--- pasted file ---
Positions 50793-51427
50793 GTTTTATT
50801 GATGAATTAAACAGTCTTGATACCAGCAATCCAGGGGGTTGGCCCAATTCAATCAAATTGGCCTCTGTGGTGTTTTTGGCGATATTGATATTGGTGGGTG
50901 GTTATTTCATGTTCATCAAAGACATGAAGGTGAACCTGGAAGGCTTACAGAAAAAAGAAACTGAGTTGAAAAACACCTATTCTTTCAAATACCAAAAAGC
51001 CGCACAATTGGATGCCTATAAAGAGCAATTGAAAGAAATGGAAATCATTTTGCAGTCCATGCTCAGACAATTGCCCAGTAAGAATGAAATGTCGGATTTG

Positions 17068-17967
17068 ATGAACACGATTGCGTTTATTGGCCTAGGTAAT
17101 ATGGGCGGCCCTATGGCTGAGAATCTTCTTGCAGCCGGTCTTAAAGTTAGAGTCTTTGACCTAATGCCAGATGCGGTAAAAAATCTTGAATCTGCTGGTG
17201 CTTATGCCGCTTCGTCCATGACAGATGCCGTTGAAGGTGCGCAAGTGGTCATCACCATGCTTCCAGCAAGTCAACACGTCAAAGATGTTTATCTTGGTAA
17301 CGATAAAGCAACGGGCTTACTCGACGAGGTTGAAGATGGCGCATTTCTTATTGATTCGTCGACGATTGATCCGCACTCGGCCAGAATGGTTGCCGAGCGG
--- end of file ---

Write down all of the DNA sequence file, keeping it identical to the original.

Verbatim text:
Positions 50793-51427
50793 GTTTTATT
50801 GATGAATTAAACAGTCTTGATACCAGCAATCCAGGGGGTTGGCCCAATTCAATCAAATTGGCCTCTGTGGTGTTTTTGGCGATATTGATATTGGTGGGTG
50901 GTTATTTCATGTTCATCAAAGACATGAAGGTGAACCTGGAAGGCTTACAGAAAAAAGAAACTGAGTTGAAAAACACCTATTCTTTCAAATACCAAAAAGC
51001 CGCACAATTGGATGCCTATAAAGAGCAATTGAAAGAAATGGAAATCATTTTGCAGTCCATGCTCAGACAATTGCCCAGTAAGAATGAAATGTCGGATTTG

Positions 17068-17967
17068 ATGAACACGATTGCGTTTATTGGCCTAGGTAAT
17101 ATGGGCGGCCCTATGGCTGAGAATCTTCTTGCAGCCGGTCTTAAAGTTAGAGTCTTTGACCTAATGCCAGATGCGGTAAAAAATCTTGAATCTGCTGGTG
17201 CTTATGCCGCTTCGTCCATGACAGATGCCGTTGAAGGTGCGCAAGTGGTCATCACCATGCTTCCAGCAAGTCAACACGTCAAAGATGTTTATCTTGGTAA
17301 CGATAAAGCAACGGGCTTACTCGACGAGGTTGAAGATGGCGCATTTCTTATTGATTCGTCGACGATTGATCCGCACTCGGCCAGAATGGTTGCCGAGCGG